The physical consequences of sin are different diseases and pain that people must suffer because of the Original Sin, and death is considered to be the main punishment for every sin committed by a human being. St. Paul says that “sin is the transgression of the law” (I John 3:4) which is why it must be punished (Grenz, 1996).
One of the moral consequences of sin for human beings is moral diseases, i. e. conflicts that people experience inside themselves, for example when they face certain moral dilemmas and can not make the right choice between good and evil. Another moral consequence is the feeling of remorse, grief, sorrow, and pain, moral, not physical. The main idea of St. Paul’s theory is that the Original Sin was committed by people and people, although other, must pay for it irrespective of the sins they committed or not in their own lives. This idea is the leitmotif of the works by St. Paul because the statement that death is the punishment that people deserve for sin can be met very often in them (Grenz, 1996).
Compared to St. Paul’s views, the ideas that are attributed to Jesus and can be met in the Holy Bible are much milder and merciful. For example, there are no categorical and radical statements that all people are condemned to be punished for the Original Sin. Even vice versa, those people who sin but admit it and repent their sins are not considered to be sinners anymore:” If we sin if we are honest about it and turn from it to God, we are freely forgiven and freely justified.” (1st John 1:8-10)
Furthermore, Jesus said that sin is the phenomenon of the life in this world and it has nothing to do with the life in the Heavens that all people will see if they repent their sins and face the Doomsday without sins:” Once we are saved sin has no bearing on us, honesty before God does.” (1st John 1:8-10) In these lines, we can see that Jesus, God’s Son, preached the views that have much more to do with Christian ethics than the ideas expressed by Saint Paul. Jesus’ words are filled with mercy to people and with understanding that people can not stop omitting sins.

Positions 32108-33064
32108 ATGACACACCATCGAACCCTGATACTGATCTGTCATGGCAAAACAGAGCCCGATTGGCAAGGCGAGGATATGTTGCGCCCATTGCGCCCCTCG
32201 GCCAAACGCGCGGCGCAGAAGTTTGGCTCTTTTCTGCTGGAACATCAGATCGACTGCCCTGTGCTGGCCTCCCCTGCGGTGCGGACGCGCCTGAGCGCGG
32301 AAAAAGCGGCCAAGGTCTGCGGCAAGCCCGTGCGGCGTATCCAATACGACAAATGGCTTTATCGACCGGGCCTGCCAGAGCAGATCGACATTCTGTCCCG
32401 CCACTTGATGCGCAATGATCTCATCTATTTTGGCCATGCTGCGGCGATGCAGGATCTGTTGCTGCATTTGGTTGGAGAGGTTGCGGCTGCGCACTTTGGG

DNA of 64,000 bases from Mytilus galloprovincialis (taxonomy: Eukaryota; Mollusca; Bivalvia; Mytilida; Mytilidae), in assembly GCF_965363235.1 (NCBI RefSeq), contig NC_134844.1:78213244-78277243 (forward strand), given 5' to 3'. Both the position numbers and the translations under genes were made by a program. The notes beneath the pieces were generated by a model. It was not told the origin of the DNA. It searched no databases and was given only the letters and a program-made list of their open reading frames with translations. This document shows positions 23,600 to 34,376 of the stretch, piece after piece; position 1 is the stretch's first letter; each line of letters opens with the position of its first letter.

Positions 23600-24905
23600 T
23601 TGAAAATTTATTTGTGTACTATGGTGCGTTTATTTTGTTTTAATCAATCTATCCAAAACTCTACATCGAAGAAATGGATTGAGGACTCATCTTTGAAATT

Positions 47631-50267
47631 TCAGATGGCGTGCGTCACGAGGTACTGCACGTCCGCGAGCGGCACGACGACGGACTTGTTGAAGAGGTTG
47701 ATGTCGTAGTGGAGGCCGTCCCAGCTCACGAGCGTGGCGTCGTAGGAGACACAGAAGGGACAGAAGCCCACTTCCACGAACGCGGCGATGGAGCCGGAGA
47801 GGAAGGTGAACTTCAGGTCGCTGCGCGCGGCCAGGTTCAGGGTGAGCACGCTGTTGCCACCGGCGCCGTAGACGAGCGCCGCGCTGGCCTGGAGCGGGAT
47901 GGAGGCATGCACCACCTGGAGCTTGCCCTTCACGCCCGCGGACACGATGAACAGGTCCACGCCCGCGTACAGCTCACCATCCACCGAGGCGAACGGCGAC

Sin, in this understanding, is the phenomenon given to people by God himself, so that people could feel if they act in a wrong way and make their choice between good and evil (Barker, 2002). Also, sin is a way to examine one’s faith in God, because only the person whose faith is strong, can admit his or her sin and repent it turning to God and begging for mercy:” When we sin, God is right there with us, He is just a glance away, just a thought away, waiting to say:”I love you, I believe in you, I am with you, I am for you, we will beat this TOGETHER, you will shine and make me smile.” (Ephesians 2:10)
One more important idea expressed by Jesus is that one can not be considered a sinner if he or she did not know that he or she was committing a sin when they did something, but if they sinned knowing that they do a bad thing there is nothing that could justify them:” If I had not come and spoken unto them, they had not had sin: but now they have no excuse for their sin” (John 15:22).
So, as we can see, the concept of sin is viewed differently in the sources that we have studied. Although both St. Paul and Jesus say that people must pay for sins, the ideas of Jesus are more merciful and leave people a chance to correct their wrong deeds, while St. Paul is convinced that, irrespective of their own sins, all people have to pay for the Original Sin. The consequences of sin according to St. Paul are sufferings and death that people have to experience, while Jesus preached that all people who repent their sins will be saved (Barker, 2002).
Grenz, S. Created for Community. Baker Book House, 1996.
Barker, K., Burdick, D. Zondervan NIV Study Bible. Zondervan; Revised edition, 2002.